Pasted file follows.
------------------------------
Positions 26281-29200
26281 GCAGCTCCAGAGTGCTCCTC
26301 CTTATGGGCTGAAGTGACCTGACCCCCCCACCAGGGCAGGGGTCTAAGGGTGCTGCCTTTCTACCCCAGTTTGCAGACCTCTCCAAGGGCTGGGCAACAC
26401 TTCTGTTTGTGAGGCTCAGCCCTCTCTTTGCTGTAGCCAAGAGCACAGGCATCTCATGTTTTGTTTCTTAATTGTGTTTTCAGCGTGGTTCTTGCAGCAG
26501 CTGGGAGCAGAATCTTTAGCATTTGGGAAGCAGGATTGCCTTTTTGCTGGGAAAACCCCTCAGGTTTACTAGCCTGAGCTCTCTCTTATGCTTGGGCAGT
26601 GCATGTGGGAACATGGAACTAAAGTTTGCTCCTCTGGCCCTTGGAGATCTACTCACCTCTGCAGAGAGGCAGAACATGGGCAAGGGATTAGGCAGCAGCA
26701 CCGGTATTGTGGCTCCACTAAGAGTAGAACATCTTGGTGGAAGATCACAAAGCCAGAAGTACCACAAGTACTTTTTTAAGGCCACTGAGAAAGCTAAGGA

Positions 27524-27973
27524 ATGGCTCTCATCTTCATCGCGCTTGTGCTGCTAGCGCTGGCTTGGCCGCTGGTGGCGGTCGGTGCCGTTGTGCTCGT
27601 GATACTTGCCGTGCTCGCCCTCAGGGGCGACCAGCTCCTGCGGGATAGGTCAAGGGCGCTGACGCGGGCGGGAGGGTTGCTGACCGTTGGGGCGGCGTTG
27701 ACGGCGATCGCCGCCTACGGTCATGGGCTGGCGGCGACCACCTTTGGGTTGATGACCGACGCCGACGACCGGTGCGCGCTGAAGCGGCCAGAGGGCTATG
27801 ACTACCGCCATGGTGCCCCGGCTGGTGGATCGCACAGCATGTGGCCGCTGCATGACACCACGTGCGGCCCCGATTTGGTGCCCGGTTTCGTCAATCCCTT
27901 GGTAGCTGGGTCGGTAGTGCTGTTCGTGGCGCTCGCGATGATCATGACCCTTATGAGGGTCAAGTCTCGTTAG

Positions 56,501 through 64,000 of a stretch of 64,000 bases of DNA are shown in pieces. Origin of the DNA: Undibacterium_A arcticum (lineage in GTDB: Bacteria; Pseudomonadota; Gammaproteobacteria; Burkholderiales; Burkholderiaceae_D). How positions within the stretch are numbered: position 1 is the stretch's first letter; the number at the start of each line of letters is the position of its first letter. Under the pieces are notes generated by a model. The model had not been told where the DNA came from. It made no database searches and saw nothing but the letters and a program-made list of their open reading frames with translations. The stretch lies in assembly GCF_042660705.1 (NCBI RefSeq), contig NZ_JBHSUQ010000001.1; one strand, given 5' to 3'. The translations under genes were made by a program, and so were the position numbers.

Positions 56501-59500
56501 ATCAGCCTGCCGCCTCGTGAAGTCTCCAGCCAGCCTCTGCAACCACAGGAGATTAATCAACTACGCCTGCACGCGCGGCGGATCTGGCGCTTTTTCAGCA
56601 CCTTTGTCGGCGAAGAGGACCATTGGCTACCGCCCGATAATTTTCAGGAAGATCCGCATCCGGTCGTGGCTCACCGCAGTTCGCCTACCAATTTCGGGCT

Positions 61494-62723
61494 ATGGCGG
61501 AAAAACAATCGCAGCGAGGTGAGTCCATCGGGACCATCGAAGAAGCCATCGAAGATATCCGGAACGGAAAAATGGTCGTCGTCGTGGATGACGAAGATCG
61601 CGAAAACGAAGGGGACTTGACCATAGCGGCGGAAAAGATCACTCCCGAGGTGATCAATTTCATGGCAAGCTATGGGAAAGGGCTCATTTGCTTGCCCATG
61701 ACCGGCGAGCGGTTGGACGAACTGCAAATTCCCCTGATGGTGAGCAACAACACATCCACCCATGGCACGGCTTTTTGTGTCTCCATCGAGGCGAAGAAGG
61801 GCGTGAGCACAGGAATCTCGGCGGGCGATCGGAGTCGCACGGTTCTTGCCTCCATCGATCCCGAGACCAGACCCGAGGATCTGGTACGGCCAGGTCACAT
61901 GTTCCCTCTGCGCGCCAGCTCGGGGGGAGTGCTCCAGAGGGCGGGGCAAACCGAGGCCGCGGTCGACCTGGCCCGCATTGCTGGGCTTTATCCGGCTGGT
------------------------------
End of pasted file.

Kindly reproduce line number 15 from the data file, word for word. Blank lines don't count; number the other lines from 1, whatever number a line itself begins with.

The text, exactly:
Positions 56501-59500